Remember This: Survivors of the 9/11 attacks 15 years ago today recount the event’s aftermath. A WTC worker who didn’t go in that morning couldn’t call her daughter, who, warned of further attacks, “wanted to come home from school so she could die with us.”
She’s not retiring. The German won the U.S. Open Saturday, defeating 10th-seeded Czech Karolina Pliskova — who’d beaten both Williams sisters in the tournament — in an unusually competitive final, 6-3, 4-6, 6-4. The accomplishment cemented Kerber’s new No. 1 status after Serena Williams’ semifinal loss to Pliskova. It also made Kerber the first German to win the U.S. Open since her idol, Steffi Graf, did in 1996. And despite being the oldest player to first attain the top ranking, she’s not about to rest on her laurels.
Got milk? Originally native to Mexico, chili peppers have become a global sensation, with hot sauce consumption skyrocketing and adventurous eaters on YouTube pushing past pain thresholds with chilis that defy the Scoville heat scale. But why? Macho pepper competitions aside, it might actually be a form of masochism. The chili isn’t genuinely harmful, but it is a triumph of mind over body to ingest something that causes such discomfort. Just be warned: Excessive hot pepper consumption makes other foods taste bland, prompting devotees to ratchet up the dose to feel the burn.
It was too good to be true. To investors and journalists, Elizabeth Holmes’ story was irresistible: a blonde Steve Jobs wannabe who founded a tech company as a 19-year-old Stanford dropout, hoping to change the world with a finger-prick blood test for all manner of conditions. But her firm, Theranos, never developed the promised technology — relying instead on secretly subcontracted testing. The marketing myth was punctured by The Wall Street Journal, and the government stepped in with bans and investigations, leaving observers to wonder when Holmes will face reality.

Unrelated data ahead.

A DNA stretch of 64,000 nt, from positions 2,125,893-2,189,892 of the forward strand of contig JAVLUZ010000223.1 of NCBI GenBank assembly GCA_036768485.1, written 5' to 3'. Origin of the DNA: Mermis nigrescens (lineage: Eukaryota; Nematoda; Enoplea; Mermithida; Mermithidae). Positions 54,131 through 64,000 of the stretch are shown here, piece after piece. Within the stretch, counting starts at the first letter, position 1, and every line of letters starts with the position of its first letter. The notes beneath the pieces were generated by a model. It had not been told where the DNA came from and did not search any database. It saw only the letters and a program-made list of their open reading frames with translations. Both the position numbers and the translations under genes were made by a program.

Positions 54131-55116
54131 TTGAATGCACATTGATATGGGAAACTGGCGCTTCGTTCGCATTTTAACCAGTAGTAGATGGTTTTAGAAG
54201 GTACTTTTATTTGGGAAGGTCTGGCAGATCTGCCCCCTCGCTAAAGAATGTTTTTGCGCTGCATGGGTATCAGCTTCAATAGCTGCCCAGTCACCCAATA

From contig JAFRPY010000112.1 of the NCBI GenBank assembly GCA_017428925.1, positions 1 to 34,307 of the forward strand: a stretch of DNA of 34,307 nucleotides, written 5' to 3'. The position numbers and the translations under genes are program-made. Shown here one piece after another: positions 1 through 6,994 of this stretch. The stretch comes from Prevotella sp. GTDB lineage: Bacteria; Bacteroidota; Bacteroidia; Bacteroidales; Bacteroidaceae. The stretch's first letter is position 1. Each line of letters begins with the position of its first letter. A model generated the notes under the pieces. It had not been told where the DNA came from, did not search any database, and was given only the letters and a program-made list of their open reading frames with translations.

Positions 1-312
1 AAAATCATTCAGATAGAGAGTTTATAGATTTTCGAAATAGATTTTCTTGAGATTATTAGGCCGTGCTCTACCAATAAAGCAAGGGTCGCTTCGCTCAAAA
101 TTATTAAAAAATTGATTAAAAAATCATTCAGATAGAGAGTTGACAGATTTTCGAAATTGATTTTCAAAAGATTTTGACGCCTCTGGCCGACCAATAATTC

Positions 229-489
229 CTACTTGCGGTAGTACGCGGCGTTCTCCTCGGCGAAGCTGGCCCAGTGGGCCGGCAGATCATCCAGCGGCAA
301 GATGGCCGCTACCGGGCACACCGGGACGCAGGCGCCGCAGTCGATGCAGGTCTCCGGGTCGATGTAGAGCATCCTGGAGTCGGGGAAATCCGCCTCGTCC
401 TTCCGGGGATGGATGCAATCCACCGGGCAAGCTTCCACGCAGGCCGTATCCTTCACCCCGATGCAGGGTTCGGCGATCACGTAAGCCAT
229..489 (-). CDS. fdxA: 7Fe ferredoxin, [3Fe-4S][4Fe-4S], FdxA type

Sometimes words get in the way. Even in the chat age, Hollywood gets tongue-tied trying to impart messages of the textual variety. Spoken dialogue can be riveting, but letters on a screen? Not so much. Translating words from a handheld screen to a cinematic one is often jarring and even trite, but lately, there’s been a wave of creative solutions — from expressive beeps and voice-overs to body language — that filmmakers hope will convey the gist fast enough to keep us from checking our phones.
Not everyone wants those damn kids off their lawn. Senior citizens are often isolated from others, to their detriment, so innovative Europeans are creating intergenerational communities, some adding nurseries to nursing homes and offering free rent to young adults who assist retirees. Mixing ages has been shown to reduce depression among seniors and improve their physical health while encouraging social interaction and community building. Drawing inspiration from Scandinavian examples, some hope to bring more of these facilities to the U.S., particularly for those who don’t mind the pitter-patter of little feet.
Could it be worse than becoming the first Black president? From measured to vicious critiques of Hillary Clinton, something ugly lurks beneath the surface, posits writer Peter Beinart. Fifty-two percent of white men have “very unfavorable” views of her, and overall negative impressions are the highest since such surveys began in 1980. Much of the misogynistic response appears to have intensified — and become more publicly acceptable — over the course of her campaign. And if Australia and Brazil are any example, a President Clinton could face a backlash that goes far beyond politics.
It’s OK if the uniform is white. The girls have Venus and Serena as role models, but midtier Black tennis player Donald Young doesn’t have the same draw for today’s youth. American tennis is struggling to attract minorities — a problem not shared by professional football and basketball — while trying to change its image as a country club game. The U.S. Tennis Association is diversifying coaches and volunteers, but appealing to young players of color will depend on up-and-comers like Frances Tiafoe and Michael Mmoh — and whether they can bust out as superstars.